Stevia is a zero-calorie sweetener option. Previous research of zero-calorie sweeteners found that they reduce available energy. However, it has not been determined how they impact appetite, subsequent food intake, and neurocognitive responses. A randomized, controlled, double-blind, crossover study compared caloric and non-caloric sweeteners for their effects on food intake, appetite, blood glucose concentrations, and attentional bias (AB) to food cues.
Researchers enrolled 20 healthy patients (mean age, 27 years; 55% were female; mean body mass index, 21.8 kg/m2) who completed five visits and consumed five study beverages: 330 mL water (control, no sweet taste, no calories) and either 330 mL water containing 40 g glucose or sucrose (sweet taste; calories, both 160 kcal), maltodextrin (no sweet taste; calories, 160 kcal), or 240 ppm stevia (sweet taste, no calories). The glucose and stevia beverages had the same sweetness. Subjective appetite ratings and blood glucose were recorded at baseline and again at 15, 30, and 60 minutes postprandially. A visual-dot probe task was performed to analyze AB to food cues at 15 minutes. Patients were offered lunch after 30 minutes, and their food intake was recorded.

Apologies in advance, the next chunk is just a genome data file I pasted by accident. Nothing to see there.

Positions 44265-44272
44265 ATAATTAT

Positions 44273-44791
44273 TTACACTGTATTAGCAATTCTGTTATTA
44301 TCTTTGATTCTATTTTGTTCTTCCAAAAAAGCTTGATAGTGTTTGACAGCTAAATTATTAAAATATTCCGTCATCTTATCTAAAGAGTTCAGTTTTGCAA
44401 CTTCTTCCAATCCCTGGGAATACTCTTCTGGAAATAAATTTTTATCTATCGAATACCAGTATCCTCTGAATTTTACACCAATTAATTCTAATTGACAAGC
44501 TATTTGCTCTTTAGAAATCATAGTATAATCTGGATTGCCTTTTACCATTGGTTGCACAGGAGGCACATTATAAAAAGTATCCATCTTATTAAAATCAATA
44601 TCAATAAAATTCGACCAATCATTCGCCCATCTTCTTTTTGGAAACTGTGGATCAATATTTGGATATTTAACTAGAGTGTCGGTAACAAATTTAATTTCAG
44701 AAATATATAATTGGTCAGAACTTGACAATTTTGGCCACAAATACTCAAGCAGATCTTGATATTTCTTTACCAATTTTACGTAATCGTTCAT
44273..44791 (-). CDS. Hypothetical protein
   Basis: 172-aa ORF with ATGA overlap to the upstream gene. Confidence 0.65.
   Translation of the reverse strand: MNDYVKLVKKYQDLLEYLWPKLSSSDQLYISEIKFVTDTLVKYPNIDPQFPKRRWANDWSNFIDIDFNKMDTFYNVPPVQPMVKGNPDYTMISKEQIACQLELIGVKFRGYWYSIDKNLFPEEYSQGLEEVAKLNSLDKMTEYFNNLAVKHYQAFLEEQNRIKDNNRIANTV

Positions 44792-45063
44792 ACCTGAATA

Both preload sweetness and calorie content impacted appetite. Consumption of caloric beverages led to a significantly higher total area under the curve for glycemia (mean: maltodextrin, 441; glucose, 462; sucrose, 425 mmol × min × L−1 ) than stevia (320 mmol × min × L−1) and water (304 mmol × min × L−1) (P<0.001 for all). The combined beverage and meal energy intake was much lower after consumption of the stevia beverage (mean, 727 kcal) than water (mean, 832; P=0.013); there were no significant differences after consumption of water compared with the caloric beverages (P=1.00 for water vs. maltodextrin, glucose, and sucrose). No significant differences were observed in food-related AB among the groups (P=0.140).